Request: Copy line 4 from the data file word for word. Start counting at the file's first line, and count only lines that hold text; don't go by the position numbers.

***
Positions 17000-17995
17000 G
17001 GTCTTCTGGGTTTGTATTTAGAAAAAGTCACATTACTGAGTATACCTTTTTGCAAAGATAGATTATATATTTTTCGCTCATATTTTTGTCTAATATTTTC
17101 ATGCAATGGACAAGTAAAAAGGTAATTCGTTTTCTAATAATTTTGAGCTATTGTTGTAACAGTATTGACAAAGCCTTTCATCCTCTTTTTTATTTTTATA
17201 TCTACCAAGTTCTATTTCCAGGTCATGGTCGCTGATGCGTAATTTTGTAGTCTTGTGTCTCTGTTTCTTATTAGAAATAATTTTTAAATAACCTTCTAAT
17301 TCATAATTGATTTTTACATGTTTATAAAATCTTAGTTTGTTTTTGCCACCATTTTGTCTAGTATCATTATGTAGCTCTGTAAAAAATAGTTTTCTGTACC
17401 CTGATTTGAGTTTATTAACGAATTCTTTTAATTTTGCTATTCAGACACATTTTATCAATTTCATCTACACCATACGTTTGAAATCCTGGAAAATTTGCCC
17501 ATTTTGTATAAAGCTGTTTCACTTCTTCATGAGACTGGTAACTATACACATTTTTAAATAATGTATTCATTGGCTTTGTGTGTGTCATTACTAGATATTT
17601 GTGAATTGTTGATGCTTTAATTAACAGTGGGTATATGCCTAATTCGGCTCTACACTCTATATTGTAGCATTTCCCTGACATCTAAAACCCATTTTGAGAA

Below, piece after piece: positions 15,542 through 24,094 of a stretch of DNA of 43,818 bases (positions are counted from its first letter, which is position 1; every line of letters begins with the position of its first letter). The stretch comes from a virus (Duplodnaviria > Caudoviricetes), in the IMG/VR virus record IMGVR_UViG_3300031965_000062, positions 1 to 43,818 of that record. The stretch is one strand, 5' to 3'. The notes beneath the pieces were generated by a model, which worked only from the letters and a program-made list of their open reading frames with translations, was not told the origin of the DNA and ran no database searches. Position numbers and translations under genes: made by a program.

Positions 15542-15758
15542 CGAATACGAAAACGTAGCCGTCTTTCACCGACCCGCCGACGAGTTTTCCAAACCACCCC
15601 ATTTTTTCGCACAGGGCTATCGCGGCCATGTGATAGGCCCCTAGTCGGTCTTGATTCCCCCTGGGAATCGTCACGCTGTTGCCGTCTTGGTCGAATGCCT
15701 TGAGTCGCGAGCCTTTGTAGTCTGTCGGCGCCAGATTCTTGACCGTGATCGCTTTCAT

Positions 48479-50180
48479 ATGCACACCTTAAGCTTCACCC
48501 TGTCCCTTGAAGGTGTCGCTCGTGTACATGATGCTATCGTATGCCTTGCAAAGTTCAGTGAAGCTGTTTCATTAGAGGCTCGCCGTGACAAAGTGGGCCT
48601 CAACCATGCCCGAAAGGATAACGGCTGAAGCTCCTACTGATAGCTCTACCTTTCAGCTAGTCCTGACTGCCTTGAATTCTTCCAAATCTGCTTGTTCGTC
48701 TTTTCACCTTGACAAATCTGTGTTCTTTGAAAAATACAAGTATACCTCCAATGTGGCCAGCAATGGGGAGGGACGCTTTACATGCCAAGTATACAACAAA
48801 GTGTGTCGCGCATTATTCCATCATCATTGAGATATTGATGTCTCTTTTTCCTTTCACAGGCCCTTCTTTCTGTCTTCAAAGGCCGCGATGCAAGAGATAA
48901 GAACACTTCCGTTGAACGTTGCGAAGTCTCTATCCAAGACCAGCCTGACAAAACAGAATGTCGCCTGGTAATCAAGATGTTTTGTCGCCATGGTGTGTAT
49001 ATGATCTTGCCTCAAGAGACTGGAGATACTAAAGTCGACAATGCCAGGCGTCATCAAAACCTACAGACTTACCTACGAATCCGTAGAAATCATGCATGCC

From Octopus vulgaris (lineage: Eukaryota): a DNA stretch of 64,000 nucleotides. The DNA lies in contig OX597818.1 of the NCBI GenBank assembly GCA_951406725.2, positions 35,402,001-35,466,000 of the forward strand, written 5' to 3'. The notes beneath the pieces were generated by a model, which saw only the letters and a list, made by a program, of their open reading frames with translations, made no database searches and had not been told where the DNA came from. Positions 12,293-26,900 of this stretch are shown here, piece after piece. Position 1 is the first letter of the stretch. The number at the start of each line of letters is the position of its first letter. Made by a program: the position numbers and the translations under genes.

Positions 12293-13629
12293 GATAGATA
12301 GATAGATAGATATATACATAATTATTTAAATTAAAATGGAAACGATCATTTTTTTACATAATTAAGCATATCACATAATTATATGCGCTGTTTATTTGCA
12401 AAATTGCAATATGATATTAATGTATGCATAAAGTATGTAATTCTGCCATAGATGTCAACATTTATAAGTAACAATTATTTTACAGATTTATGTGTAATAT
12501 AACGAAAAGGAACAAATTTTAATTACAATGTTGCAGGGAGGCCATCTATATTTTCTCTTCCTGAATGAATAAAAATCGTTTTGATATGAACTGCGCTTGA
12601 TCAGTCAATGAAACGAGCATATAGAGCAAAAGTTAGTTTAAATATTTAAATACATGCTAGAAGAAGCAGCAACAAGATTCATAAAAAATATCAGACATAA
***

17101 ATGCAATGGACAAGTAAAAAGGTAATTCGTTTTCTAATAATTTTGAGCTATTGTTGTAACAGTATTGACAAAGCCTTTCATCCTCTTTTTTATTTTTATA